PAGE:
By Chuck Strouse
By Scott Fishman
By Terrence McCoy
By Ryan Yousefi
By Ciara LaVelle, Kat Bein, Carolina Del Busto, and Liz Tracy
By Pepe Billete
By Ryan Yousefi
By Kyle Swenson
Two years later Para Mi Gente (For My People) sold more than 50,000 copies in Cuba and launched Manolín's career internationally. “The phone would ring every two minutes,” laments Rodriguez. “There were thousands of young guys who wanted to be songwriters and singers coming up and saying, “Manolín, listen to this.' And the women ...” she pauses, not wanting to fill in the blank. “There came a moment when I got fed up. It was too much. It was a crazy life.”
With the crazy life came a crazy new form of music. “At the moment in Cuba when Manolín hit it big, there was this funky thing mixed with rap and salsa,” says Luis Bú Pascual, the orchestra's long-time arranger and keyboard player. Sitting in front of a keyboard crammed into the converted garage in Hialeah that he shares with Manolín's pianist as both studio and living space, Bú tells how the untrained singer would come up with catchy lyrics and melodies. Then the arranger would smooth out the chords and key changes before revving up the percussion and the bass. “It was just chance that I met up with him then,” says the arranger in Spanish before concluding in English, “because I'm crazy that way, too. Because I like el funky.”
Para Mi Gente brings on the funk with the monster hit “La Bola” (“The Ball”), the all-time most popular song on the island, staying on the Cuban pop charts for a record 54 weeks. A taunt directed at the man who loved and left the singer's new sweetheart, there is no need to dig deep into the literary toolbag to hear the song as a rebuke aimed at the exiles who left Cuba for the United States. “You left/and if you left you lost/not me/I stayed,” runs the first chorus. “Now I'm the king/and if you like it fine/and if you don't/that's fine, too,” runs the second. “You've got to stay on the ball/on the ball/on the ball,” repeats the third chorus, over and over and over again. The last chorus sets off a burst of horns, which quicken the tempo and shoot the key ever higher. Everywhere the song plays -- at parties, discos, or baseball fields -- the dancers roll their hands in circles, as though holding a ball above their heads. Their hips swivel and their spines undulate as Manolín asks softly: “What do my people say? What do my people say?”
The more famous Manolín grew with the Cuban people, the more criticism he drew from rival musicians for his vocal shortcomings. The Salsa Doctor got back at his critics with the second big hit from For My People, “Voy a Mi” (“I Go My Way”). “You thought I couldn't make it, but I'm still here,” he sang. “You ain't seen nothing yet./Get ready for what comes next.” Under a socialist system dedicated to making even art a science, the Salsa Doctor triumphed despite his technical limitations.
“That's what they call having an angel,” says Angelito Arce, a percussionist with the orchestra from 1994 to 1998. “Something about some people just inspires faith,” he explains. “Manolín, he has an angel the size of a palm tree. Without a voice, like people say, and he wanted to be Michael Jackson. And in his own way, in his time and place, he was.”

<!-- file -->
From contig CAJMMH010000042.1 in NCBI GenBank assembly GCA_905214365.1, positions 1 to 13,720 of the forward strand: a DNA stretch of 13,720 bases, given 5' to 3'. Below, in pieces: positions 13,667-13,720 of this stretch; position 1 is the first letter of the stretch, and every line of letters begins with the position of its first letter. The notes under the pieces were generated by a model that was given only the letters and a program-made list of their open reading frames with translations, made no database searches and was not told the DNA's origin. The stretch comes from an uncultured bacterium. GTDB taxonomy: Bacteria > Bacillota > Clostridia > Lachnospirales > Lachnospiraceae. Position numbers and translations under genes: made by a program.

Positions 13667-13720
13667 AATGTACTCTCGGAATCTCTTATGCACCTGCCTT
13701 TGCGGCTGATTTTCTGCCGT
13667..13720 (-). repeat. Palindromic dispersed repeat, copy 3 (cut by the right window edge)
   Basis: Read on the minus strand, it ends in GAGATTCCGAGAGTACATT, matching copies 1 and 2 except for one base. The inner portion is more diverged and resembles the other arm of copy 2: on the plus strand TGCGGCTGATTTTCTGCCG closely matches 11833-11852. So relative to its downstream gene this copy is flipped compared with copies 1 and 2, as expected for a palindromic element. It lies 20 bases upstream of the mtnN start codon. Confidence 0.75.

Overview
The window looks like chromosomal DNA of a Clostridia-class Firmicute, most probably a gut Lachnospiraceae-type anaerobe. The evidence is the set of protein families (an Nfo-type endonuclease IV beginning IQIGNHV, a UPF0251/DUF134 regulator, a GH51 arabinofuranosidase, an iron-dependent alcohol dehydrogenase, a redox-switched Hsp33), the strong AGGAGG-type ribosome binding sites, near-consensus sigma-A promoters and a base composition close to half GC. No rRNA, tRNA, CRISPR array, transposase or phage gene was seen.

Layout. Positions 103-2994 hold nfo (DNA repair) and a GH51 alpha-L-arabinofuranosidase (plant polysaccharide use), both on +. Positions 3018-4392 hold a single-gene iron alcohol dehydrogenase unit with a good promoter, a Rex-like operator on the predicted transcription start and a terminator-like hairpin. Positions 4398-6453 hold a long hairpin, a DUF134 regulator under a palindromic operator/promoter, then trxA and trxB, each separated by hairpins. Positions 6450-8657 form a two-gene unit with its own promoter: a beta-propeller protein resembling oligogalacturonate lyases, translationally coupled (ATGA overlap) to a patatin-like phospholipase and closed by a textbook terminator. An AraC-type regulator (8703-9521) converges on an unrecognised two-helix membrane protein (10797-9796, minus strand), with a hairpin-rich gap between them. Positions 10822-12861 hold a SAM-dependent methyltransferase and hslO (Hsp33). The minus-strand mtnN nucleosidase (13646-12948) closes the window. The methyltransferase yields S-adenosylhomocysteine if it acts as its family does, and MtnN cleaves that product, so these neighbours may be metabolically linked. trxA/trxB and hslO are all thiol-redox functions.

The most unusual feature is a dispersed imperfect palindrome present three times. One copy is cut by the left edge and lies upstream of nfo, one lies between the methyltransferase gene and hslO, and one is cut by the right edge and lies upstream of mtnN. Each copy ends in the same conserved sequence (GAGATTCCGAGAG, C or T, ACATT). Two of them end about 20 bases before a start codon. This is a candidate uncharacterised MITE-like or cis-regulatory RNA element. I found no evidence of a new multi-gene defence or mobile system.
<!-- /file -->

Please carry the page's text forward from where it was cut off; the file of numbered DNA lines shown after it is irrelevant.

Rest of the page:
Manolín's popularity did not go unnoticed by the government. Just after the release of “La Bola,” then-Minister of Foreign Relations Roberto Robaina called the singer to his office to congratulate him. “I only regret,” he said, “that I am no longer the director of the Communist Youth. We could have done so much for the young people together with this song.” Though the two would meet again only once, they shared a birthday and a special bond, which led the minister to call the singer on March 18, 1996, during his first European tour, to wish him many happy returns.
What Manolín faced when he returned shocked him. Turning on the television at home, he heard his own voice singing “you've got to be on the ball,” but he saw the face of Fidel Castro exhorting, “the people, the people.” Another television spot in frequent rotation that spring showed Castro on the march to the tune of “Voy a Mi”: “You thought I couldn't make it, but I'm still here.” A testament to the power of the music video as propaganda, a May 1996 Village Voicearticle reported that Castro's “fate is linked on the streets these days to Manolín.”
For his part the salsero insists he had no political intent in writing either song. After seeing the state's reaction, however, he paid more attention to the potential power of his lyrics in the subsequent release, 1997's En Buena Fe (In Good Faith). If Manolín could not keep Fidel Castro from using his music to support the regime, then he would write songs for which the regime had no use. The state heard an insult to exiles in “The Ball.” The controversial follow-up single “Mami, Now I've Got Friends in Miami” makes an outright appeal for unity between Cubans on the island and Cubans on the U.S. mainland. He sang: “I reach out my hand to Cubans wherever they are in the world.”